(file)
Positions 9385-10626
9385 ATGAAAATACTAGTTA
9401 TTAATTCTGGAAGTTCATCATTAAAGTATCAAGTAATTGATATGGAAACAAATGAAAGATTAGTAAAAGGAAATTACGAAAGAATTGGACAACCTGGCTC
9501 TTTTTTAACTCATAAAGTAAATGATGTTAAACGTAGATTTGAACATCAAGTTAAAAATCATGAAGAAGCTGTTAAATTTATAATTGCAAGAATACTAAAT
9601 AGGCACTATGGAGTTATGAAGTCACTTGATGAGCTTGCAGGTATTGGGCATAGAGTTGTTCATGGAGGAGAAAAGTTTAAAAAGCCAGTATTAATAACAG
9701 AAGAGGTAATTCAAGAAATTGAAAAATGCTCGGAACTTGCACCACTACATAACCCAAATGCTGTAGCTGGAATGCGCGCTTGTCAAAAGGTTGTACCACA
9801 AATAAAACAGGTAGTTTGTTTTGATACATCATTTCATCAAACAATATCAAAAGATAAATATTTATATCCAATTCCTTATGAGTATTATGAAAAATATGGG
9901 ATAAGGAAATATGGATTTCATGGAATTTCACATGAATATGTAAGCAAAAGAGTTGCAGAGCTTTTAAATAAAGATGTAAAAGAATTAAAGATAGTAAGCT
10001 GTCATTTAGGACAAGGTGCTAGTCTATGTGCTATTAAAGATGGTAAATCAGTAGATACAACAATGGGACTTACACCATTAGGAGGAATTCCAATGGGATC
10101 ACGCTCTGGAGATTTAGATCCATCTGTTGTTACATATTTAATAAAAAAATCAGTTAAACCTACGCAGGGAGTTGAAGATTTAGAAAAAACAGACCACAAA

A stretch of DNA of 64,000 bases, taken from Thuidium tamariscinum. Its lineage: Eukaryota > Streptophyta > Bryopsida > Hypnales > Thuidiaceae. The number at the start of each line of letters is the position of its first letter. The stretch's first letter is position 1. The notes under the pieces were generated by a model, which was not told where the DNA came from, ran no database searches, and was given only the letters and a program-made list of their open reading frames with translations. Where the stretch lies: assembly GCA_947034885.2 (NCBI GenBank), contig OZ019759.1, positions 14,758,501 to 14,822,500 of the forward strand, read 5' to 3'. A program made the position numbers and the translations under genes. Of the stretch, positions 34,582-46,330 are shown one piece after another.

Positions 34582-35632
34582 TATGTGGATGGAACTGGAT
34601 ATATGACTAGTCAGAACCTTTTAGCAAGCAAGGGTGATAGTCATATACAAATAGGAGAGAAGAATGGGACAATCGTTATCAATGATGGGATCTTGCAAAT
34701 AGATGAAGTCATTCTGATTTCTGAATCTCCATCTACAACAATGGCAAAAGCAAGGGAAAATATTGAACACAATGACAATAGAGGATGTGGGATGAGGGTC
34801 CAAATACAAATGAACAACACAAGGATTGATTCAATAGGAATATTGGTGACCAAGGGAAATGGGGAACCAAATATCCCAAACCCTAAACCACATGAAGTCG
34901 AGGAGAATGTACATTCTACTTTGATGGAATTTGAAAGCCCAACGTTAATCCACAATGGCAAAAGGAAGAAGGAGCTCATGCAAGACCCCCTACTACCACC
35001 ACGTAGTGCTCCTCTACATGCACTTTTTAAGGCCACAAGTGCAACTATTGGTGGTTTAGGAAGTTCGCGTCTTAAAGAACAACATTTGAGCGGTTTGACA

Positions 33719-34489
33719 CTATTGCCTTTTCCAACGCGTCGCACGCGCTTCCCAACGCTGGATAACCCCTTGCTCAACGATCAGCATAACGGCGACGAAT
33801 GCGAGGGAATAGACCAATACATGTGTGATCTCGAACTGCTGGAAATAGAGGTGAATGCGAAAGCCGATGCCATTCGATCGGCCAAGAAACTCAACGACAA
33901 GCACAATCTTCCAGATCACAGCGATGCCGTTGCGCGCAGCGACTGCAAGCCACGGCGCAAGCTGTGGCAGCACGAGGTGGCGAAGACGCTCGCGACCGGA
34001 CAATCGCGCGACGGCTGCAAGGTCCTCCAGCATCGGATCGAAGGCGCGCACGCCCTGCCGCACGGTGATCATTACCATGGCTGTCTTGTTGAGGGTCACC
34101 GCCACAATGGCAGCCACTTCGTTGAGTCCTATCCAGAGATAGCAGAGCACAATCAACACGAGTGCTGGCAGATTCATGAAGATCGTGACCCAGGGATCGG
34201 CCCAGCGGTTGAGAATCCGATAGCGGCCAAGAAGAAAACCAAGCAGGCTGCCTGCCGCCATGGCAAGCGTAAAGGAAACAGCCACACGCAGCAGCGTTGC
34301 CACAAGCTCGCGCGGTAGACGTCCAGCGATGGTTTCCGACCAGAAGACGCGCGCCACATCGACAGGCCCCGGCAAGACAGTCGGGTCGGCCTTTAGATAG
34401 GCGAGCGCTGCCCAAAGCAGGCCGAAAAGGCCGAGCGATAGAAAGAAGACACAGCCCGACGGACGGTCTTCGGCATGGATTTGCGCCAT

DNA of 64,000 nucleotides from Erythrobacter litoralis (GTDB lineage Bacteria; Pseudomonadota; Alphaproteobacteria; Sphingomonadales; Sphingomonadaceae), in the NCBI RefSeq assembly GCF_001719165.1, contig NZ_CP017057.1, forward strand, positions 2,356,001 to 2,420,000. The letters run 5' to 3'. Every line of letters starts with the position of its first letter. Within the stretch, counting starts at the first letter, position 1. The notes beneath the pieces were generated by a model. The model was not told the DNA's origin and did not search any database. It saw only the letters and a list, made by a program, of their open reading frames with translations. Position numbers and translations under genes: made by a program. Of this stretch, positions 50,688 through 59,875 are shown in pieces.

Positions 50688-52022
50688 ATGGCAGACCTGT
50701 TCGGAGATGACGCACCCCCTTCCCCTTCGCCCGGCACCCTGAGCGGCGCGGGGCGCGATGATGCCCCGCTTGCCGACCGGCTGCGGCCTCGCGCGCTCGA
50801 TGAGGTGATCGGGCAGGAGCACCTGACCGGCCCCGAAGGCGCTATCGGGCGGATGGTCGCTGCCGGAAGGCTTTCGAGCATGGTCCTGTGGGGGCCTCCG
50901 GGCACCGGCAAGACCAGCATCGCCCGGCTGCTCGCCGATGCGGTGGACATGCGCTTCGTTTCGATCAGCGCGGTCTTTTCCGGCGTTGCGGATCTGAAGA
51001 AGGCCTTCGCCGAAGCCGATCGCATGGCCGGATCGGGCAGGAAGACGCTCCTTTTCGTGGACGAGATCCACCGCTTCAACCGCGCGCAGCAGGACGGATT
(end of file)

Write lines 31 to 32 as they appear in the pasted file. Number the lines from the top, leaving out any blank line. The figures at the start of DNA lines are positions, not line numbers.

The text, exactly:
50701 TCGGAGATGACGCACCCCCTTCCCCTTCGCCCGGCACCCTGAGCGGCGCGGGGCGCGATGATGCCCCGCTTGCCGACCGGCTGCGGCCTCGCGCGCTCGA
50801 TGAGGTGATCGGGCAGGAGCACCTGACCGGCCCCGAAGGCGCTATCGGGCGGATGGTCGCTGCCGGAAGGCTTTCGAGCATGGTCCTGTGGGGGCCTCCG